Behavioral skills and emotional intelligence attributes essentially reflect performance and attitude. They are considered extremely valuable in the digital era, and rightly so. They’re highly transferable, learnable, help navigate changing work dynamics and predict job potential. 

Over the years, industry experts, academicians and employers across the world have identified some essential behavioral skills that are important for employability and the future of work - effective communication, teamwork, motivation, problem-solving, enthusiasm, accountability and trust, among several others. These skills also form an important part of the competency frameworks of many organizations and are vital in defining success at work. 

These are fundamental skills, not because of their derived value, but how they play a significant role in helping teams not just survive the future of work but thrive in it. 

Why are they fundamental skills?

  • Building blocks that are important for developing job-specific competencies
  • Lifelong skills that are relevant across roles and organizations
  • Transferrable in nature and unlock mobility in careers
  • Critical for leaders who need to influence and develop other people

There is enough and more research to back this up. In fact, companies are beginning to identify these skills as critical to business growth. The 2022 LinkedIn Global Talent Trend Report talks about “flex culture” replacing the old way of working. A recent study by IBM stated that behavioral skills are looked at by executives as most critical for members of the workforce today.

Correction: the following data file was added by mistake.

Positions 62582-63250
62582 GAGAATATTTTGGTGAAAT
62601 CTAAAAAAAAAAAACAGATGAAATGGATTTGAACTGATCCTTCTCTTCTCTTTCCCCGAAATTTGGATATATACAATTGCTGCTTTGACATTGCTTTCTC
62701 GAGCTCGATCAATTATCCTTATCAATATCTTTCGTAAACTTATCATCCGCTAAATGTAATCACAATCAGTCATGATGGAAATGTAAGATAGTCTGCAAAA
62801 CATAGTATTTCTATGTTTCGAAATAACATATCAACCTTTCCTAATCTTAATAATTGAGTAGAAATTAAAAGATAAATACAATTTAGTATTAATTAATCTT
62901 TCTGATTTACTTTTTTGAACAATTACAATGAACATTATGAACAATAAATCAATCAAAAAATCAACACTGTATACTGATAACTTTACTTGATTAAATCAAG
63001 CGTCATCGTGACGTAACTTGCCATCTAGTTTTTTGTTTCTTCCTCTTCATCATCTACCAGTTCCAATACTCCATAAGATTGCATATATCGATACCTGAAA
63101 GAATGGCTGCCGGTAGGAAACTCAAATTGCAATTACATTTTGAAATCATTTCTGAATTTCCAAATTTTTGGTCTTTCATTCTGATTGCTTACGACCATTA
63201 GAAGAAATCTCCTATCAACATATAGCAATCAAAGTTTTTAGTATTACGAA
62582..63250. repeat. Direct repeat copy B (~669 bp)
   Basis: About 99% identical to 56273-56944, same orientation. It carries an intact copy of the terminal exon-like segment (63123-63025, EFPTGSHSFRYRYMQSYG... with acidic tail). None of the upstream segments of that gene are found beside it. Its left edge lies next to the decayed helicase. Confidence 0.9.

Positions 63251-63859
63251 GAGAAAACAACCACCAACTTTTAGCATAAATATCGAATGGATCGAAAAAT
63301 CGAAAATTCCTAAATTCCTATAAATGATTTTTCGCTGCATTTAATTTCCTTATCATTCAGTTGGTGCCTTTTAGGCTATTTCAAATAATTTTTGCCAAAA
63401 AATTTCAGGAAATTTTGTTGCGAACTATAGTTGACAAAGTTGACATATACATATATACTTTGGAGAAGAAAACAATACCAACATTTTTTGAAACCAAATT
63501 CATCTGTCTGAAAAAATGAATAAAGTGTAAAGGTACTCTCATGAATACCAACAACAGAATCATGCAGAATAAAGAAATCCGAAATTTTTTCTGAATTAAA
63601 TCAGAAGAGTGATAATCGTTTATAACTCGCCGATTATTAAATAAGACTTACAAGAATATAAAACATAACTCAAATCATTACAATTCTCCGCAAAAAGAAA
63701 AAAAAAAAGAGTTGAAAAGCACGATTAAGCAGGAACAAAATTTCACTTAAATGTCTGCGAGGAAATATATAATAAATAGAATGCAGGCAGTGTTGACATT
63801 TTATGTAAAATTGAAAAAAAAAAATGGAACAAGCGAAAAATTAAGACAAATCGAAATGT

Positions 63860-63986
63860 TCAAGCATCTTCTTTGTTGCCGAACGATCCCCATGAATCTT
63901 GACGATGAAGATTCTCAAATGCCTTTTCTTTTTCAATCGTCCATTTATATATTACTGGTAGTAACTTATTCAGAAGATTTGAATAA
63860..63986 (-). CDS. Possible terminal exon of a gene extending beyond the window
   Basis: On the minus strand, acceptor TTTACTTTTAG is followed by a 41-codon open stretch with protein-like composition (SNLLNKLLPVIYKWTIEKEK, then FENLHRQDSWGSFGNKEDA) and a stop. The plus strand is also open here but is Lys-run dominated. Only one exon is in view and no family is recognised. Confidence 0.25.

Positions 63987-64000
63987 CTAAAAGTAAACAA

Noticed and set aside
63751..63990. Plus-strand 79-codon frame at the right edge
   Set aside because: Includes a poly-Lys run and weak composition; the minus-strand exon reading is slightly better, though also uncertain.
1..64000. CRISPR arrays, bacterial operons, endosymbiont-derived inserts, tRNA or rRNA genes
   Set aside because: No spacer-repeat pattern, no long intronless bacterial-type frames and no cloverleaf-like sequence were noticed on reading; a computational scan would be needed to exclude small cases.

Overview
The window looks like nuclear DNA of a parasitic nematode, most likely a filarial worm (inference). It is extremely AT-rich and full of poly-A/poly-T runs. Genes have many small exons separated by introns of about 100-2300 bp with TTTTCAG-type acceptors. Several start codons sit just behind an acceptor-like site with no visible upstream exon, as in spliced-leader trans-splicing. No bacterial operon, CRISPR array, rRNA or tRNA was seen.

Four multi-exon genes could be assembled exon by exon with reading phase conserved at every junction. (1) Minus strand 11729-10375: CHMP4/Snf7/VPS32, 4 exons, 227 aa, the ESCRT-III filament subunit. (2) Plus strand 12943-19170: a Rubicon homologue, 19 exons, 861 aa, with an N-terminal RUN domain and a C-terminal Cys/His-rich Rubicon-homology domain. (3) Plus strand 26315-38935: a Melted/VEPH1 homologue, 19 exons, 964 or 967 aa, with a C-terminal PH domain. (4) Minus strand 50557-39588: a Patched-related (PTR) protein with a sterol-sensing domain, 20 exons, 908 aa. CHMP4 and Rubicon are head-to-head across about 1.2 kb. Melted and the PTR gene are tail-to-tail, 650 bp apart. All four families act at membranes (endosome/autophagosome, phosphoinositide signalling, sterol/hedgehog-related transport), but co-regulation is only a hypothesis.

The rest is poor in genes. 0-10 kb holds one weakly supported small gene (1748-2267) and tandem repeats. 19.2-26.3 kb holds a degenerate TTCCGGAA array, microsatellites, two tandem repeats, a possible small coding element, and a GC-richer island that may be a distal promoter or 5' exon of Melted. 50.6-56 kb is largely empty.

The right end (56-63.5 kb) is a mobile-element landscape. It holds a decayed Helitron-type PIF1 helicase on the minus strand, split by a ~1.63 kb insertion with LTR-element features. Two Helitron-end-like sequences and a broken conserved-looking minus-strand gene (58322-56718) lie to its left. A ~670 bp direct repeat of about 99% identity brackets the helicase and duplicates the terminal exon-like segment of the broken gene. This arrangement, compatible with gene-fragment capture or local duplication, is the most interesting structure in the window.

However, companies often think of these skills as intangible skills that are very hard to measure. Thus, the big question is how these skills can be accurately assessed. 

Fundamento solves this very problem. We’ve leveraged decades of research in I/O psychology to build a platform that provides objective data to accurately predict job performance. Our assessments have been developed and designed specially to test for behavioral skills and emotional intelligence traits at the workplace. Fundamento is powered by Skill Flex® which is based on the evidence that behavioral skills will become increasingly important in the future and are the best way to ensure workplaces are future ready.